Need recommendations


Old 09-17-07, 11:20 AM
Thread Starter
Join Date: Aug 2006
Posts: 9
Received 0 Votes on 0 Posts
Need recommendations

We just completed a full year in our new home, built around 1991-2. I have a HUUUGE, highly inefficient furnace - Carrier, 175,000 BTUs, 80% efficient with an 8 inch flue. It is heating a 3300sf home in Chicago, and has been for about 15 years. My gas bill in February was $450. The furnace is in the center of the basement, with ductwork going left and right to both floors.

I am looking at replacing the furnace before it gets cold, hopefully taking advantage of the tax benefit while I'm at it. I figure that an efficient furnace will knock down the cost of the bills enough to make it worth replacing now instead of 3-5 years from now, when it will likely die.

I talked to a reliable furnace guy, and he gave me 3 options. He said that there isn't much made that will accomodate the size of my home and the power and input of my A/C.

First, he suggested a 93% efficient Rheem model to replace what is there at a cost of around $3500.

Second, he suggested but didn't recommend piggybacking 2 smaller furnaces within the existing ductwork.

Third, he suggested 2 furnaces and 2 a/c units, which is what the original builder should have done. However, it is not possible to do this properly, with each unit heating a floor, without ripping out lots of ductwork. However, it is possible to split the house left-right and have a unit serving each side. This is probably the best way to solve the unbalanced heating issues, as the thermostat is on the south, right side in a protected area, while the heating problems are on exterior, northern walls on the left side, with lots of windows. HOWEVER, the cost to do this is around $10,000 - not out of budget, but questionable as to whether we can recoup the costs over the long term. I don't expect to move, so that isn't an issue.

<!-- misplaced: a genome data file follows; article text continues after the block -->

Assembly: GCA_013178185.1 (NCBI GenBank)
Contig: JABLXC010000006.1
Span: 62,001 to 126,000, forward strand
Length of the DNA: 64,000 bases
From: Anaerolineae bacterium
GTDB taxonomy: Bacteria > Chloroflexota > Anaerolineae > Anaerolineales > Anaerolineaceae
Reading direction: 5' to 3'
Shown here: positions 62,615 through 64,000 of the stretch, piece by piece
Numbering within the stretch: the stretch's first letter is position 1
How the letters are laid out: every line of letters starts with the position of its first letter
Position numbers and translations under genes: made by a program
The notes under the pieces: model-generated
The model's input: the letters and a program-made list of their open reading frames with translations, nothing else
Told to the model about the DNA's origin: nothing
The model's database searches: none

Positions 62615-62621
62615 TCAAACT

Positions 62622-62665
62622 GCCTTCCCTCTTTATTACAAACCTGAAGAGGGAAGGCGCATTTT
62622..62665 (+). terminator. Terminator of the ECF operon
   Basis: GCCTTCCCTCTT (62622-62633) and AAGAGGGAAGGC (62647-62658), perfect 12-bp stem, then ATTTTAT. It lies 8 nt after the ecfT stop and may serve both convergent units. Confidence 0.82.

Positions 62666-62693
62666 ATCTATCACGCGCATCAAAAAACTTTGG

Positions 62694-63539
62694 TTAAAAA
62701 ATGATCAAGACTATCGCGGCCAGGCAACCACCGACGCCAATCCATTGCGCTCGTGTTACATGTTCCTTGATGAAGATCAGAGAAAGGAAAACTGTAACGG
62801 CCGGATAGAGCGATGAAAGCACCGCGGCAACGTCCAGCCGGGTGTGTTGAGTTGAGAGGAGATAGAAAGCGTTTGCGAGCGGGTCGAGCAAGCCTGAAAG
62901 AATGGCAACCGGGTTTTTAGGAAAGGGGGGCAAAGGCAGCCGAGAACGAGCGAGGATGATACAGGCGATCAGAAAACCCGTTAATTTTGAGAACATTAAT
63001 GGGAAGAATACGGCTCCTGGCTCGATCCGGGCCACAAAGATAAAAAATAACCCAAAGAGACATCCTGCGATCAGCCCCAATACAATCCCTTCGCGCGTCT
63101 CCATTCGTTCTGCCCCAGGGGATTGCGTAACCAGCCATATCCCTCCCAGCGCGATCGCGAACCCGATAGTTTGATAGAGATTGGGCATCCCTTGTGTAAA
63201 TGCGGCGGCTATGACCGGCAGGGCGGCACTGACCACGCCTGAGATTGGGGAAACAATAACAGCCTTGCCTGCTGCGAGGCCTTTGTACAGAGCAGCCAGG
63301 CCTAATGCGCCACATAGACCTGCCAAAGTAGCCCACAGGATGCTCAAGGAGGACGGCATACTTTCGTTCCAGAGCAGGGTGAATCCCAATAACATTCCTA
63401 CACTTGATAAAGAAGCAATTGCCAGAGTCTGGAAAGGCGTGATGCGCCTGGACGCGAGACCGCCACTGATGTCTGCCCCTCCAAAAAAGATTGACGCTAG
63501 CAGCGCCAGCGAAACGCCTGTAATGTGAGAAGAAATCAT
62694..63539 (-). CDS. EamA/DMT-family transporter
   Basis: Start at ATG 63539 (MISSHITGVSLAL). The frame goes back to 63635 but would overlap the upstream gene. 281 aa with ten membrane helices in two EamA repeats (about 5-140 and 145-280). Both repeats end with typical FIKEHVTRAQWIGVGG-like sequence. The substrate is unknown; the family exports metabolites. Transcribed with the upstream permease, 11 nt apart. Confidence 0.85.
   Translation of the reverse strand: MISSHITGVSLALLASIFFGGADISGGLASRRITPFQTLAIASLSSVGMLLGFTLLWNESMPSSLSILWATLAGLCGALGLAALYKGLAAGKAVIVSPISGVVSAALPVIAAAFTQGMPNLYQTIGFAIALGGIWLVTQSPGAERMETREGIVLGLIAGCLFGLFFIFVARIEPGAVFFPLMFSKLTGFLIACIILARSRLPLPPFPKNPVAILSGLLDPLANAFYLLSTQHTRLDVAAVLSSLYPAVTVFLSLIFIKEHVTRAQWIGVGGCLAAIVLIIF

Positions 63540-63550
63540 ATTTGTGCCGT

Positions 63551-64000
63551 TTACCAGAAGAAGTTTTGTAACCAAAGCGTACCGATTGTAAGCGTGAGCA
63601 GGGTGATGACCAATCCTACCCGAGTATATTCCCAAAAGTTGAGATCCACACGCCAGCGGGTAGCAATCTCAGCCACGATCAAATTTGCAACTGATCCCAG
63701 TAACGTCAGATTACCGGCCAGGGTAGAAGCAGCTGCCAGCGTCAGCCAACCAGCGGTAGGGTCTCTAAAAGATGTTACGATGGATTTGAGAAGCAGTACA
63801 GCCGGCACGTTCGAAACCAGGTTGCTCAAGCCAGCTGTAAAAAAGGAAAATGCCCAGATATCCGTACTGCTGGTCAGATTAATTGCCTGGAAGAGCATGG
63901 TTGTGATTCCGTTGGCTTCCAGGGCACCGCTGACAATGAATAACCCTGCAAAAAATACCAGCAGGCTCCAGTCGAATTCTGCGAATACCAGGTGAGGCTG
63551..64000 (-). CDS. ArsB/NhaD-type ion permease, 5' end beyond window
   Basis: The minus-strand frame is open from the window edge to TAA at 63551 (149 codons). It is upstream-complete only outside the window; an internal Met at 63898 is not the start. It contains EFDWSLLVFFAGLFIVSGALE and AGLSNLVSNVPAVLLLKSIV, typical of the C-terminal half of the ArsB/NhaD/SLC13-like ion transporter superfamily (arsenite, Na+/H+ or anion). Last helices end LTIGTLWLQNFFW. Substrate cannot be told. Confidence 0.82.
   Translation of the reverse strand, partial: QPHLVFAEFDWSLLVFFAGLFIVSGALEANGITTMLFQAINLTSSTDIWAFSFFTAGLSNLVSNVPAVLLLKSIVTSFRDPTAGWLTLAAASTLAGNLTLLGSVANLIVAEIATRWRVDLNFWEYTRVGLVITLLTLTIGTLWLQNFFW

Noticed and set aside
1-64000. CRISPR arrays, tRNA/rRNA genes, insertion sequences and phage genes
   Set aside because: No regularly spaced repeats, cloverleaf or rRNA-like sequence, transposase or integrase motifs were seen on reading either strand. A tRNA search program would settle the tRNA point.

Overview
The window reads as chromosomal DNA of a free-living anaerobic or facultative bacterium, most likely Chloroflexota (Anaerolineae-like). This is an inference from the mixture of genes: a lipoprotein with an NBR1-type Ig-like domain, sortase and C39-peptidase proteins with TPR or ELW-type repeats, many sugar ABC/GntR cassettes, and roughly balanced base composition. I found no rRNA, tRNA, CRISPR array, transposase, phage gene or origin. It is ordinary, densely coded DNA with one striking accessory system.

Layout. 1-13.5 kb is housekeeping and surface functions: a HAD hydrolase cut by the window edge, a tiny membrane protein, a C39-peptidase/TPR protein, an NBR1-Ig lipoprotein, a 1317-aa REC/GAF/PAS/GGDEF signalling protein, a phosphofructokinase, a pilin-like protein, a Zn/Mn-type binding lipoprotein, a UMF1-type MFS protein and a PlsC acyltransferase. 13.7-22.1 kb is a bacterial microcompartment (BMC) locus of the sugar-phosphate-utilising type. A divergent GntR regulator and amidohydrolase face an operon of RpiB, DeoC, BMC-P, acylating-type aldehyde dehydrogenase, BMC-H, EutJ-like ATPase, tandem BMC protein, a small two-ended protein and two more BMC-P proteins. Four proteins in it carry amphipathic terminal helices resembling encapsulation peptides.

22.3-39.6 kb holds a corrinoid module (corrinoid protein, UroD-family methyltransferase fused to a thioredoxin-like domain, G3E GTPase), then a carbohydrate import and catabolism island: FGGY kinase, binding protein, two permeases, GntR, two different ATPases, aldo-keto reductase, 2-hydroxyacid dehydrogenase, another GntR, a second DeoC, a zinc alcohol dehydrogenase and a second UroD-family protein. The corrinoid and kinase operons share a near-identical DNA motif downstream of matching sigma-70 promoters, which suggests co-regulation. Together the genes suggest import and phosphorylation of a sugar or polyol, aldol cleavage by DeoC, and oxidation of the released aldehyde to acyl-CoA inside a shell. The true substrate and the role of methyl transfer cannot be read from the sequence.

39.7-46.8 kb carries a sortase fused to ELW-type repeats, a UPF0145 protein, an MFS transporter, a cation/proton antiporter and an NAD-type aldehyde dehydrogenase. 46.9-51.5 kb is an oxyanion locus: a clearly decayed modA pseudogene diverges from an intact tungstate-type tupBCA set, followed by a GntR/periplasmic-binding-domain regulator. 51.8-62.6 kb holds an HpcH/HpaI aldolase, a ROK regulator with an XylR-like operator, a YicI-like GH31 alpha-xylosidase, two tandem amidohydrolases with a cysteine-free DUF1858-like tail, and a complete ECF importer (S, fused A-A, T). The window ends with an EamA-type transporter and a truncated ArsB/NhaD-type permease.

So, if it was your house, what would you do? What do you recommend?
Sponsored Links
Old 09-17-07, 06:20 PM
Grady's Avatar
Forum Topic Moderator
Join Date: Jan 2005
Location: Delaware, The First State
Posts: 14,231
Received 22 Votes on 20 Posts
The first thing I would do is to perform a manual J heating & cooling load calculation. There is a very good program available online for around $50.

The idea of splitting the house sounds reasonable. A big plus to this approach is if one system goes down, at least you have some heat. It may not be comfortable but it is certainly better than nothing & may prevent a freeze-up.
Posting Rules
You may not post new threads
You may not post replies
You may not post attachments
You may not edit your posts

BB code is On
Smilies are On
[IMG] code is On
HTML code is Off
Trackbacks are Off
Pingbacks are Off
Refbacks are Off

Thread Tools
Search this Thread
Ask a Question
Question Title:
Your question will be posted in: